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Curr Opin Pediatr. 2013 Aug;25(4):463-70. doi: 10.1097/MOP.0b013e328362d1ad.

Is it an eating disorder, gastrointestinal disorder, or both?

Author information

1
Division of Gastroenterology, Hepatology and Nutrition, Boston Children's Hospital, Department of Pediatrics, Harvard Medical School, Boston, Massachusetts 02115, USA. elana.bern@childrens.harvard.edu

Abstract

PURPOSE OF REVIEW:

The authors examine the differential diagnosis for gastrointestinal disorders that should be considered in individuals who present with nonspecific gastrointestinal and nutritional complaints suggestive of an eating disorder.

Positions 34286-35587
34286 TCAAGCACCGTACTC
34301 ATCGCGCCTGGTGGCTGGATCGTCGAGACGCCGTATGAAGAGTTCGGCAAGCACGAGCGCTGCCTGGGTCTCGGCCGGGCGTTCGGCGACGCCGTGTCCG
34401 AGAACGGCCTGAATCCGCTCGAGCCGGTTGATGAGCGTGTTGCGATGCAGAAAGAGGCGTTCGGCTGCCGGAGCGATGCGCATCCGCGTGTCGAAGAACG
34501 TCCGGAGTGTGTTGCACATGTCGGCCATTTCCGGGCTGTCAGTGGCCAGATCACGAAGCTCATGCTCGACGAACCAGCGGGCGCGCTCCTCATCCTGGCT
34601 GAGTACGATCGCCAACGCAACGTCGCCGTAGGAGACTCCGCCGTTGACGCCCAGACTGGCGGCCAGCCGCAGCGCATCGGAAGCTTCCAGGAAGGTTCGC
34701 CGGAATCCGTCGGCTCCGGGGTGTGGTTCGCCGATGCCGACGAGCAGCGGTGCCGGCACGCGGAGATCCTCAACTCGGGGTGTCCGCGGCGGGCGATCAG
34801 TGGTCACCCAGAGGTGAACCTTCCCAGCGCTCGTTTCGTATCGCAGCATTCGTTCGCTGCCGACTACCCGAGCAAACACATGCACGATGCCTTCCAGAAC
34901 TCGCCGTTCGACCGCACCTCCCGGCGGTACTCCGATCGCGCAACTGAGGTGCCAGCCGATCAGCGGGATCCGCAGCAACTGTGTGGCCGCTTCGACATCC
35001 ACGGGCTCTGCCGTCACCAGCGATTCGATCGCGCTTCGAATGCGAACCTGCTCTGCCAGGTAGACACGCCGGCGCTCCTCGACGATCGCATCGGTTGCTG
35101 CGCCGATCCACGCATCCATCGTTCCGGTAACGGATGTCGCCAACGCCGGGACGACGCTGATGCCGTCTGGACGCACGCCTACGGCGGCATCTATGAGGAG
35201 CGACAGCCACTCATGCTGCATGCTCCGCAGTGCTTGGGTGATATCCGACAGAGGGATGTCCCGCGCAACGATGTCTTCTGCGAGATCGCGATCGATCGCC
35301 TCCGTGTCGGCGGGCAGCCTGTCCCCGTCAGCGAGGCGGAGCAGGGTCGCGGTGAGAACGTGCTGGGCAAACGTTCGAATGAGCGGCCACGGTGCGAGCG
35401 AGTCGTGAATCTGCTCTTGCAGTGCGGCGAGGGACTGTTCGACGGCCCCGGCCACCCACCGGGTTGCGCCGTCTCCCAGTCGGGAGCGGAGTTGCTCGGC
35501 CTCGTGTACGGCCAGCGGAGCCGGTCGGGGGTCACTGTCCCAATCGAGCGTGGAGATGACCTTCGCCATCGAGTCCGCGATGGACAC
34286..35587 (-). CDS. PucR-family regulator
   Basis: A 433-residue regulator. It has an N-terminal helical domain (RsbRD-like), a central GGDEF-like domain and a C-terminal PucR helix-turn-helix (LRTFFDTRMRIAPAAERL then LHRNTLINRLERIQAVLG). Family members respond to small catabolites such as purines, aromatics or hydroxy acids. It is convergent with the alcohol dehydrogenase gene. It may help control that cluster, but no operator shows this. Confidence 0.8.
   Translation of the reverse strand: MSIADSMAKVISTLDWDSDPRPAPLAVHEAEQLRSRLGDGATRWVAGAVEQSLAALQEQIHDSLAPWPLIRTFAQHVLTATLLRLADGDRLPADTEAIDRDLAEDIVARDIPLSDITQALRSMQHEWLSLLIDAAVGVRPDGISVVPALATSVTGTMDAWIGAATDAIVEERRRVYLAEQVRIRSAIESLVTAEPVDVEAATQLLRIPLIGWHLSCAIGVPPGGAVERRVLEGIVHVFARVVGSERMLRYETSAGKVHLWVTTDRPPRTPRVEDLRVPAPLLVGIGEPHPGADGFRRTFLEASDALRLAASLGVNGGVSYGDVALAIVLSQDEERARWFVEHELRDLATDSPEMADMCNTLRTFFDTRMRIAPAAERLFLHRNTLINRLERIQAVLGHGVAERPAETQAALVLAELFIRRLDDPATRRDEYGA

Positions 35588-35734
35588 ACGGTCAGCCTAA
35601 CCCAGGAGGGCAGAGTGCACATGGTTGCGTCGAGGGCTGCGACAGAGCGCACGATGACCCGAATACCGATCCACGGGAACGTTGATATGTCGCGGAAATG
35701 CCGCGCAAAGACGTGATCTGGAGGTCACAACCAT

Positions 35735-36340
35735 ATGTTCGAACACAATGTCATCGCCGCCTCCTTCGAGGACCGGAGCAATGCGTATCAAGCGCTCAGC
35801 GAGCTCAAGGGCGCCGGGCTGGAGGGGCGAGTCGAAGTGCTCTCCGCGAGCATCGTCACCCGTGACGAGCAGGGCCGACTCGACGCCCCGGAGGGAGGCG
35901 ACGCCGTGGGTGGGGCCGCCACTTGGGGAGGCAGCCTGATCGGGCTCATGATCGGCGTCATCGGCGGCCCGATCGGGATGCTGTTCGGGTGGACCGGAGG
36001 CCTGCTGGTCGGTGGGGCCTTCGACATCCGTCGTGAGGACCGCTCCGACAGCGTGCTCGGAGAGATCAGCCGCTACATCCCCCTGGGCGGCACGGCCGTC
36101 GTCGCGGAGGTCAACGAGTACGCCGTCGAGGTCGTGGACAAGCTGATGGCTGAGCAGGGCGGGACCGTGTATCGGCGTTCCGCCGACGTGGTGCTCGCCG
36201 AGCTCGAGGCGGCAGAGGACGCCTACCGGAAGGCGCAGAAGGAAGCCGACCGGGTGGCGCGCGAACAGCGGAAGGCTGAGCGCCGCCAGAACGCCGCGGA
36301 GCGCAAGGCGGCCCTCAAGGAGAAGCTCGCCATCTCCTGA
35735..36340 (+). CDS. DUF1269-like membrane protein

RECENT FINDINGS:

This review first identifies diseases with which eating disorders are often confused and then explores features in the history, physical examination, and laboratory studies, which can provide clues to the cause of the patient's symptoms. In addition, it discusses the recommended evaluation and treatments for the gastrointestinal diseases that most commonly mimic the presentation of eating disorders including Crohn disease (CrD), celiac disease, gastroesophageal reflux disease (GERD), and eosinophilic esophagitis (EoE).

SUMMARY:

The ubiquitous nature of the gastrointestinal complaints requires the clinician to consider a broad differential diagnosis when evaluating a patient for an eating disorder.

PMID:
23838835
DOI:
10.1097/MOP.0b013e328362d1ad
[Indexed for MEDLINE]

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